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Archive for July, 2011

In the wake of Amy Winehouse’s death, many people (intending wit, I suppose) have said that she should have gone to rehab. They miss the point of the song, and miss it in a characteristically American way. In the United States, we see problems as fixable. But many problems cannot be fixed, they can only be borne. And sometimes they become unbearable.

A toast in gratitude and sadness to the memory of Amy Winehouse.

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[U]nderlying each connection are the core beliefs that the parties about to communicate hold about each other. These colour the whole relationship. If you think a person is incompetent then no matter how much you try to mask that belief it percolates as a subtle energy through the relationship, informing the feeling and nature of how you connect with the person. If you hold a person as creative, resourceful and whole […] then this also impacts on the energy of the relationship.

Anthony Eldridge-Rogers

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(Previous posts: #1, #2, #3)

After 20 years of steady but containable erosion of the library’s customary position as an institution that controlled everything within itself, the final (and ultimately fatal) blow came in the mid-1990’s: The World Wide Web.

As the Web grew from a promising novelty into an ubiquitous part of American life, the traditional structure of the American library made less and less sense:

  • Libraries no longer selected all of the content that patrons came to the library to use, and the content they did select was steadily becoming a smaller part of what patrons were coming there to use.
  • The content that patrons used within the library could change or disappear without librarians knowing or being able to bring it back.
  • The main finding aid for this information was no longer provided by librarians, but by search engines. Attempts to stretch the library catalog to include Internet content had only minor successes.
  • Patrons could use library-provided content without ever setting foot in the library.
  • The case for intellectual freedom became more complicated as libraries had to move from defending the rights of patrons to access materials selected by trained librarians to defending the right of patrons to access any legal material on the Internet.

In short, patrons were more and more going through the library rather than going to the library. The days of the self-contained and self-controlled library are over. What can replace it? And who can make that replacement succeed?

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But he became most furious when he read the poet’s nostalgic invocation immediately corrected for reasons of prudence and opportunism: “Ah with what warm heart would I stay with you . . . with what warm heart! But, little cypress trees, ah let me go . . .” Really and truly scandalous, was his comment. “It’s as if I were to say, ‘Magris, I’m going to Paris; shall I call in on your grandmother?’ – ‘Oh, that would be splendid. Poor old dear, she’ll be so pleased.’ – ‘But, you know, I’m only there for two days, and I’ve a lot to do, and she’s out in the suburbs, I’d have to change trains three times and then take a bus . . .’ – ‘Oh go to hell then, who asked you for anything!'”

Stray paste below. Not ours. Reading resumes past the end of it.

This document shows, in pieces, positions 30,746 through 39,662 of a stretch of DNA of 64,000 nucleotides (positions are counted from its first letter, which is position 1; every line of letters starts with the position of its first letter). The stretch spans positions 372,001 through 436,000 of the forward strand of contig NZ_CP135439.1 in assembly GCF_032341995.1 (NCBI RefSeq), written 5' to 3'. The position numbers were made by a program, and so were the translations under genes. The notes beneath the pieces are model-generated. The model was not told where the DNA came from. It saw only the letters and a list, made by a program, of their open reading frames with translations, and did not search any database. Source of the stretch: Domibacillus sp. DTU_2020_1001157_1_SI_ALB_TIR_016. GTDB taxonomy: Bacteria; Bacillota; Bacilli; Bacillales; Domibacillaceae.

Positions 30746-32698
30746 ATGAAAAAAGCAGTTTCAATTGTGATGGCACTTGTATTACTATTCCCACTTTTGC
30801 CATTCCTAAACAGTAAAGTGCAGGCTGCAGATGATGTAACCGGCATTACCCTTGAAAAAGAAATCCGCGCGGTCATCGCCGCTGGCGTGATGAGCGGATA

He wanted to teach us to despise the soppy mush of feeling, the false generosity that for an instant, and in all good faith, promises the sun, moon and stars, convinced of its own generous impulse, but that for all sorts of sound, valid reasons draws back when it comes to the point.

— Claudio Magris (trans. by Patrick Creagh), Danube (New York : Farrar, Straus & Giroux, 1989), pgs. 228-29.

 
I am reminded of something I did about six years ago that I will continue to remember often and continue to feel every bit as sad about every time.

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(Previous posts: #1, #2)

The second crack in the century-long stability of American libraries began to arrive in the 1980s: Online databases.

These databases vastly expanded patron access to periodicals without requiring an equally vast building program. The percentage of library collection budgets spent on these databases has steadily increased during the last 30 years.

They also continued the breakup of the old, stable model of how libraries worked:

  • Databases did not remain as physical items housed within and controlled by the library (remember CD-ROM towers?). To access most databases, patrons no longer even have to go to the library.
  • Databases were not stable. Vendors often added and dropped titles, complicating efforts to maintain the accuracy of the catalog.
  • Libraries did not control database finding aids. Each database had its own interface and thesaurus (and interfaces sometimes changed). Librarians had trouble maintaining mastery of all of them (if they had achieved that mastery to begin with).

Automated card catalogs and online databases were two notable cracks in the old library bottom line: That the library controlled everything within the library. The third and final crack, though, would be the one that finally brought the structure down.

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